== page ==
Format

Send to

Choose Destination
Ann Intern Med. 2008 Jul 15;149(2):73-82.

Low-molecular-weight heparin versus compression stockings for thromboprophylaxis after knee arthroscopy: a randomized trial.

Author information

1
Unit of Angiology, University Hospital of Padua, Padua, Italy. giuseppe.camporese@sanita.padova.it

Abstract

BACKGROUND:

Knee arthroscopy, the most common orthopedic operation worldwide, carries a definite risk for deep venous thrombosis; however, postsurgical thromboprophylaxis is not routinely recommended.

OBJECTIVE:

To evaluate whether low-molecular-weight heparin (LMWH) better prevents deep venous thrombosis and does not cause more complications than graduated compression stockings in adults having knee arthroscopy.

DESIGN:

Assessor-blind, randomized, controlled trial.

SETTING:

The Department of Knee Surgery, Abano Terme Clinic, Abano Terme (knee surgery, random assignment, and bleeding event survey), and the Unit of Angiology, University Hospital of Padua, Padua (efficacy outcomes evaluation, follow-up, data management, and analysis), Italy.

PATIENTS:

1761 consecutive patients undergoing knee arthroscopy between March 2002 and January 2006.

INTERVENTION:

Patients were randomly assigned to wear full-length graduated compression stocking for 7 days (660 patients) or to receive a once-daily subcutaneous injection of LMWH (nadroparin, 3800 anti-Xa IU) for 7 days (657 patients) or 14 days (444 patients). The data and safety monitoring board prematurely stopped the 14-day heparin group after the second interim analysis.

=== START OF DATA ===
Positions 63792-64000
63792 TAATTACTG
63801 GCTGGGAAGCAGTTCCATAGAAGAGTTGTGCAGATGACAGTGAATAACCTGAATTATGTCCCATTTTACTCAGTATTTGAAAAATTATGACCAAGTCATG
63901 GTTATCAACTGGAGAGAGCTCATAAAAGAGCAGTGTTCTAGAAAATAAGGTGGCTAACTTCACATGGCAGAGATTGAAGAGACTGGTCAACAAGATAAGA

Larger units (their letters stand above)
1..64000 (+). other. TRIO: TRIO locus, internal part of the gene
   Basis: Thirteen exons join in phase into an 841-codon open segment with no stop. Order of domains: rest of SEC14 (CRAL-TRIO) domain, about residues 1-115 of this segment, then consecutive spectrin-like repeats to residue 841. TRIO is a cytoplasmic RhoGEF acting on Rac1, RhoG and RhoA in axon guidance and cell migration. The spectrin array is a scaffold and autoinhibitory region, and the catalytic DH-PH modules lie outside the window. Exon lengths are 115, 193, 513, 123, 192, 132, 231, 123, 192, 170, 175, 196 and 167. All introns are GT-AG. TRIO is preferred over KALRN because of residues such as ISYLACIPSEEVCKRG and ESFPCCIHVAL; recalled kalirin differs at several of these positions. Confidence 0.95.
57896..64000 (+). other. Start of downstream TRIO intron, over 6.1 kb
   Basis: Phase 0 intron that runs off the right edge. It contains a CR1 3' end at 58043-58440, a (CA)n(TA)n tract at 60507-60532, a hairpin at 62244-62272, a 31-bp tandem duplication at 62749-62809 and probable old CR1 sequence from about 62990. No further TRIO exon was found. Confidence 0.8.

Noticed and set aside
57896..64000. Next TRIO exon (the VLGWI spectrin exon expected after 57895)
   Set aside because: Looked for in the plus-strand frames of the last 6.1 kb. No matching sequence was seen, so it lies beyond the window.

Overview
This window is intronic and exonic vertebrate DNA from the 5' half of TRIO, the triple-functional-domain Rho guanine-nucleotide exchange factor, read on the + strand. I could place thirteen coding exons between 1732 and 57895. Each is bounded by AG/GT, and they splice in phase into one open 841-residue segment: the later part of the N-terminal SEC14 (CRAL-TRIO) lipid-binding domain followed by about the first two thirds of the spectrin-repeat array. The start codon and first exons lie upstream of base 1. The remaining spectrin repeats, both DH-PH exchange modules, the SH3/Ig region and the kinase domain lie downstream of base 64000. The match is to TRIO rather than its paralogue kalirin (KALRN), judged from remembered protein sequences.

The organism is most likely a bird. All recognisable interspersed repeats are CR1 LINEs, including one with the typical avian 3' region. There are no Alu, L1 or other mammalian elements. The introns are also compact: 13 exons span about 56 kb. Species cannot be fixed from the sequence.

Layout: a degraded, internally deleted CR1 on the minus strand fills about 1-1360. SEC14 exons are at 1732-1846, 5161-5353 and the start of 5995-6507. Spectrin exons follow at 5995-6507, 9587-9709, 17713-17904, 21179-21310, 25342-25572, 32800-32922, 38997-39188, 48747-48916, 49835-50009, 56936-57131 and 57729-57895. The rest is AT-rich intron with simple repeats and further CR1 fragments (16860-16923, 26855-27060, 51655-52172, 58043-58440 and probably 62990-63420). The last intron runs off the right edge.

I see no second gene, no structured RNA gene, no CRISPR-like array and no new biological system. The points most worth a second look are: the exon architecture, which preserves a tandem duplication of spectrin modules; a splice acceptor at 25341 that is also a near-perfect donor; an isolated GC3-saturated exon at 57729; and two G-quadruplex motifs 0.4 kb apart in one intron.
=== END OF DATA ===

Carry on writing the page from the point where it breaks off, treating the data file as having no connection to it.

MEASUREMENTS:

Combined incidence of asymptomatic proximal deep venous thrombosis, symptomatic venous thromboembolism, and all-cause mortality (primary efficacy end point) and combined incidence of major and clinically relevant bleeding events (primary safety end point). All patients had bilateral whole-leg ultrasonography at the end of the allocated prophylactic regimen or earlier if indicated. All patients with normal findings were followed for 3 months, and none was lost to follow-up.

RESULTS:

The 3-month cumulative incidence of asymptomatic proximal deep venous thrombosis, symptomatic venous thromboembolism, and all-cause mortality was 3.2% (21 of 660 patients) in the stockings group, 0.9% (6 of 657 patients) in the 7-day LMWH group (absolute difference, 2.3 percentage points [95% CI, 0.7 to 4.0 percentage points]; P = 0.005), and 0.9% (4 of 444 patients) in the prematurely stopped 14-day LMWH group. The cumulative incidence of major or clinically relevant bleeding events was 0.3% (2 of 660 patients) in the stockings group, 0.9% (6 of 657 patients) in the 7-day LMWH group (absolute difference, -0.6 percentage point [CI, -1.5 to 0.2 percentage points]), and 0.5% (2 of 444 patients) in the 14-day LMWH group.

LIMITATIONS:

The study was not double-blind or double-dummy. Almost half of the events making up the composite outcome measure were distal deep venous thromboses. Stockings were used instead of placebo because of local prophylaxis policies.

CONCLUSION:

In patients undergoing knee arthroscopy, prophylactic LMWH for 1 week reduced a composite end point of asymptomatic proximal deep venous thrombosis, symptomatic venous thromboembolism, and all-cause mortality more than did graduated compression stockings.

Summary for patients in

PMID:
18626046
[Indexed for MEDLINE]

Supplemental Content

Full text links

Icon for Silverchair Information Systems
Loading ...
Support Center